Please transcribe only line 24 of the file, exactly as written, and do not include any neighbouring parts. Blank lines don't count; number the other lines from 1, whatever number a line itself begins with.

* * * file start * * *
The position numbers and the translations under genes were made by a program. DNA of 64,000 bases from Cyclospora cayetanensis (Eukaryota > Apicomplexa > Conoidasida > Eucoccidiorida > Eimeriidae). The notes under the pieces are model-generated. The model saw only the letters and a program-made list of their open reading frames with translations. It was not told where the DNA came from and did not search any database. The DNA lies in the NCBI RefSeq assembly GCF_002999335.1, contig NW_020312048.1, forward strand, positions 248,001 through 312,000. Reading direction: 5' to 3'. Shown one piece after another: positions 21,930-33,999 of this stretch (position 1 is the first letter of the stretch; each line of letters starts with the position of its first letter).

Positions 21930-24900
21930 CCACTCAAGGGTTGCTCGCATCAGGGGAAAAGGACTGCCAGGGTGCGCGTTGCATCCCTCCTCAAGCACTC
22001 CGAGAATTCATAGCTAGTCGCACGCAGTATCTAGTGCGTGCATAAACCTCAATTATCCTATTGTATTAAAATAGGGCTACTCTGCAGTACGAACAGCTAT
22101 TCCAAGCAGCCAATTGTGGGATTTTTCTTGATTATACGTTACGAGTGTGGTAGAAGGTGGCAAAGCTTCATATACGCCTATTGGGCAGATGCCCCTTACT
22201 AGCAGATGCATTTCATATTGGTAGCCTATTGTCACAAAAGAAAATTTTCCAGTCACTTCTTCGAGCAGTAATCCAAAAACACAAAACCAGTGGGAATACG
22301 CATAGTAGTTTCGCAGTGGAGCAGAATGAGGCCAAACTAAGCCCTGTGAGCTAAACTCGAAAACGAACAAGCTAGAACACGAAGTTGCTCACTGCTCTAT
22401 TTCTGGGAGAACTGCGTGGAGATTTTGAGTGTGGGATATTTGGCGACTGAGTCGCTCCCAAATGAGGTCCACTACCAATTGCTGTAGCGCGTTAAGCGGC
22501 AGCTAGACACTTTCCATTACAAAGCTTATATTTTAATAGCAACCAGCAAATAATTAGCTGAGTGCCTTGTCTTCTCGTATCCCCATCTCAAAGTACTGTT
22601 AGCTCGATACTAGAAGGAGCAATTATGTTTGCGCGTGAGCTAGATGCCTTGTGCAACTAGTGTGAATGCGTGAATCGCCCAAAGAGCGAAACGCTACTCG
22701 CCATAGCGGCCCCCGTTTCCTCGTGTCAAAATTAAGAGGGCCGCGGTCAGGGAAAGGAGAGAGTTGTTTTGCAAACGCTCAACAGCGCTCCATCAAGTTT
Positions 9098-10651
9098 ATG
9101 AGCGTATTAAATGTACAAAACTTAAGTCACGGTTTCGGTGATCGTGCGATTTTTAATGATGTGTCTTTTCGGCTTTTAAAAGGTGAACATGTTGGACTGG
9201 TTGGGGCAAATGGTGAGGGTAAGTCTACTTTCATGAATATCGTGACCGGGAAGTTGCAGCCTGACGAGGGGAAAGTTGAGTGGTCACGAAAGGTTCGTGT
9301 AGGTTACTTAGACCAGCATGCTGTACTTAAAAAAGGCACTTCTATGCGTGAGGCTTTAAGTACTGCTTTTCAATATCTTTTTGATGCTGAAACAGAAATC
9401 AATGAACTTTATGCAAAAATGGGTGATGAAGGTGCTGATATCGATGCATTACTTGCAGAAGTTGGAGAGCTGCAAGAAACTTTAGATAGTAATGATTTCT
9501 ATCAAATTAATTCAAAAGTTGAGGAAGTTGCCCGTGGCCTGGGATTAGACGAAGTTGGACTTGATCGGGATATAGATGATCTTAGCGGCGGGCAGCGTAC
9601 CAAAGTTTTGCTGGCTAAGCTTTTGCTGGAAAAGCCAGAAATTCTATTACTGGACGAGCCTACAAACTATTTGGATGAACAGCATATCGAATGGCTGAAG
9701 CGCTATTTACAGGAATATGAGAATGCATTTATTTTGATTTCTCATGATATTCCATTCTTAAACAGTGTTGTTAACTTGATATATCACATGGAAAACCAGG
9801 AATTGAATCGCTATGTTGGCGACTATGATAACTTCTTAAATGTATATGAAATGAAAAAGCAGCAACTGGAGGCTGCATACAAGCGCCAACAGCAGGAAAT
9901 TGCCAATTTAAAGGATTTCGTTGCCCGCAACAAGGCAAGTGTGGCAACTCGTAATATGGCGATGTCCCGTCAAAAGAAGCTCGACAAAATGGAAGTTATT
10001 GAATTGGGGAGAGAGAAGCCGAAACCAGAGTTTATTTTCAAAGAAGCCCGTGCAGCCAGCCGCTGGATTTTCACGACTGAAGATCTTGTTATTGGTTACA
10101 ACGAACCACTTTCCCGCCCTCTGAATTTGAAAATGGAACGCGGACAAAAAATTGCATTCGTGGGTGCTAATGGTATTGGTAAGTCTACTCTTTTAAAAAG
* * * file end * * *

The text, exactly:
10101 ACGAACCACTTTCCCGCCCTCTGAATTTGAAAATGGAACGCGGACAAAAAATTGCATTCGTGGGTGCTAATGGTATTGGTAAGTCTACTCTTTTAAAAAG